The ovaries produce the hormone estrogen. Without these organs, a person who had not undergone menopause already will experience menopause symptoms.
These side effects of hysterectomy with oophorectomy include:
- hot flashes
- night sweats
- vaginal dryness
- difficulty sleeping
- mood swings and irritability
- weight gain
- hair loss
- dry skin
- loss of bone density
- rapid heartbeat
The duration of these symptoms will vary from person to person. Due to the sudden drop in estrogen, people who have had an oophorectomy may experience exaggerated symptoms.
According to the Office on Women’s Health, it typically takes 3–4 weeks to recover from a vaginal or laparoscopic hysterectomy.
It may take 4–6 weeks to recover from an abdominal hysterectomy.
A person’s age and overall health also influence their recovery time.
The Dana-Farber Cancer Institute say that after a hysterectomy, an individual:
- cannot drive for 2 weeks
- cannot lift objects heavier than a bag of groceries for 6 weeks
- may experience fatigue for the first 6 weeks
- may see spotting and vaginal discharge for 8 weeks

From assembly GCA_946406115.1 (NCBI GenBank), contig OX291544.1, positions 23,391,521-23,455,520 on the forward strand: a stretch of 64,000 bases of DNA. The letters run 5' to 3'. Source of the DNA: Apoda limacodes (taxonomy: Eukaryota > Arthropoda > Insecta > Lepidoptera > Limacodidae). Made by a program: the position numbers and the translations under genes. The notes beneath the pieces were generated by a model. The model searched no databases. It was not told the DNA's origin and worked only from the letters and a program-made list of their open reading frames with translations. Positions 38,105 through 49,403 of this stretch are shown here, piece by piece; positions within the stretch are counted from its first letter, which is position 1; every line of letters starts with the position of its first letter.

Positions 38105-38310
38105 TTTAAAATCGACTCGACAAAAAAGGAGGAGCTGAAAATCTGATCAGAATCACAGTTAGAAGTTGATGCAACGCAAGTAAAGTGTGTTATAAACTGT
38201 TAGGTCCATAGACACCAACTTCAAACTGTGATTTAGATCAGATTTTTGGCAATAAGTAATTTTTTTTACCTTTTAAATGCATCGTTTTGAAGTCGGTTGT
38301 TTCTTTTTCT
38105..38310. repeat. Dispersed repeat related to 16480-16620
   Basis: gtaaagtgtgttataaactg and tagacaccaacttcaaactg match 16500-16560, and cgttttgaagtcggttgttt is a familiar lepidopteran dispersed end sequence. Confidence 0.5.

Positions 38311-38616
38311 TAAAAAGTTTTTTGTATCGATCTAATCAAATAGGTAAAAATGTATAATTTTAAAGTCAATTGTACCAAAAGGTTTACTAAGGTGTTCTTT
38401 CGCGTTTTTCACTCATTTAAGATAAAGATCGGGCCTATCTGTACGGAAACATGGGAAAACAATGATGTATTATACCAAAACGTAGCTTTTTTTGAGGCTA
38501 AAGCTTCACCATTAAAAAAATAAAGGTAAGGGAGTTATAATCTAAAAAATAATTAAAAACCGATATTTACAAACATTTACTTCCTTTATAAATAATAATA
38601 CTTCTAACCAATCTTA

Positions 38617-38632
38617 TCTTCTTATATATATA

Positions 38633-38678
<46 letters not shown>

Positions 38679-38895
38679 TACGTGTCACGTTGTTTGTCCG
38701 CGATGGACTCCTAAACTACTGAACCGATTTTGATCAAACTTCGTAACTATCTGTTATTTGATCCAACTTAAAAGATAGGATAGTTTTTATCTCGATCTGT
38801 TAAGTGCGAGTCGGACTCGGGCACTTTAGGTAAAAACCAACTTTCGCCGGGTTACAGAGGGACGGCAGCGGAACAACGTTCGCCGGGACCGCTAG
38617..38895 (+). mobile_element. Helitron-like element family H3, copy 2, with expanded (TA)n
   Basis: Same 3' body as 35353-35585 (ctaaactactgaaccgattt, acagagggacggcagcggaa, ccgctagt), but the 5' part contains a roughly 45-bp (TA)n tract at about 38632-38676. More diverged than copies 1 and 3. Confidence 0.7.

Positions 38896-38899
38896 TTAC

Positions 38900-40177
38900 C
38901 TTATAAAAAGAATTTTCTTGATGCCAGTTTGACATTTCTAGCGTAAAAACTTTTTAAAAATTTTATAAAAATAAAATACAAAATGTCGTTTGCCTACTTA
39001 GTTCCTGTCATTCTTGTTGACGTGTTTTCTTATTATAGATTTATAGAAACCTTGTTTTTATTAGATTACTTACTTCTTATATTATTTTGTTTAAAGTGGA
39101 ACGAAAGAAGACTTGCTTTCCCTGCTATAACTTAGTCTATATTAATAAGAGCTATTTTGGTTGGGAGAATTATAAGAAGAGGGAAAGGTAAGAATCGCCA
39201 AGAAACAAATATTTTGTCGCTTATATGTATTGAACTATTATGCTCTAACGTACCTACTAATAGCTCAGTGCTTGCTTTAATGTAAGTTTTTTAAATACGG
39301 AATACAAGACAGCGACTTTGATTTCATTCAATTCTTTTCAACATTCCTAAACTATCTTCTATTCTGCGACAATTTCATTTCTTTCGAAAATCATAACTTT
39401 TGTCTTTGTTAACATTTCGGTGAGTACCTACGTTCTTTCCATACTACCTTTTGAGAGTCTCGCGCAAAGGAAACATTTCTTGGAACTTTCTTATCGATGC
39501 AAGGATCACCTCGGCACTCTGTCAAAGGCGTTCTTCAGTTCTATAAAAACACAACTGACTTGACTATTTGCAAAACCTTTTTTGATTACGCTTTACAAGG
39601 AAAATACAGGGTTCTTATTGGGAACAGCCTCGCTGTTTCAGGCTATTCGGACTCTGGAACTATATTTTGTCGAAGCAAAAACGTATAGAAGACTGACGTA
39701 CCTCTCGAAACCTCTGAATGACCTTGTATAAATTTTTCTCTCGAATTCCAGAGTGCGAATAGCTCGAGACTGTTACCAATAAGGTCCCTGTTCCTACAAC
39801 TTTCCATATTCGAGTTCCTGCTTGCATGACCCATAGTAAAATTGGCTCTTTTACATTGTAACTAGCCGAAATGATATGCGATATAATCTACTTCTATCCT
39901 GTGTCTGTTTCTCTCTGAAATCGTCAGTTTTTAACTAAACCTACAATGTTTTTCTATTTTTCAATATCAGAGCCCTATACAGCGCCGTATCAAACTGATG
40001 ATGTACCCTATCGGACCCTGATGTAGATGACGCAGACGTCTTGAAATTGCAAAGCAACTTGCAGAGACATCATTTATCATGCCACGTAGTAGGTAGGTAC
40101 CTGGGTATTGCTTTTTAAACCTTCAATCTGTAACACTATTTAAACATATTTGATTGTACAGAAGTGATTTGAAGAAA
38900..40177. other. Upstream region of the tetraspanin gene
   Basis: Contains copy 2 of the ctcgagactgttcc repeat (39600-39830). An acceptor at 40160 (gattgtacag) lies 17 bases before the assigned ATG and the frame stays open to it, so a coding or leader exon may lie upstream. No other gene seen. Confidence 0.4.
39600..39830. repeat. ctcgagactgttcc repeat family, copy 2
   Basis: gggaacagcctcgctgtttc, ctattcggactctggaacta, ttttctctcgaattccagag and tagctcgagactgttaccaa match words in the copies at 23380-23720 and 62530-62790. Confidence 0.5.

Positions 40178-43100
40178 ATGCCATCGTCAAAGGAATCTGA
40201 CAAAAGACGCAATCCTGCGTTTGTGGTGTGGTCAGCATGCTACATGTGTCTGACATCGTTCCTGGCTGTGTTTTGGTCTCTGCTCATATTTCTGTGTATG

- cannot insert anything into the vagina for 8 weeks
A person can aid their recovery by:
- doing light exercise, such as walking
- getting plenty of rest
- keeping any surgical incisions clean and dry
- avoiding tight clothing
- checking incisions regularly for signs of infection
- avoiding water directly hitting an incision in the shower
- gently cleaning the area
- taking prescribed medications correctly
A person will typically stay in the hospital for 1–2 days following the procedure before returning home to recover. This time can vary depending on the type of hysterectomy. Abdominal surgery may require a stay of 2–3 days.
If someone has a hysterectomy due to cancer, they may need to stay for longer.
According to ACOG, the risks of an abdominal hysterectomy include:
- wound bleeding
- blood clots
- nerve or tissue damage
Vaginal or laparoscopic hysterectomies typically have a lower risk for complications. However, any type of hysterectomy can potentially cause these problems.
According to a 2018 study, having a hysterectomy before 35 years of age also increases a person’s risk factor for several medical conditions, including:
- 14% increased risk of lipid abnormalities
- 13% increased risk of high blood pressure
- 18% increased risk of obesity
- 33% increased risk of coronary artery disease
- 4.6-fold increased risk of congestive heart failure
- 2.5-fold increased risk of coronary artery disease
In addition to physical changes, a person who undergoes a hysterectomy may also experience changes in their mental health.
Hysterectomies mean a person can no longer get pregnant. For some, this causes grief and sadness, particularly if they had hoped to have more children.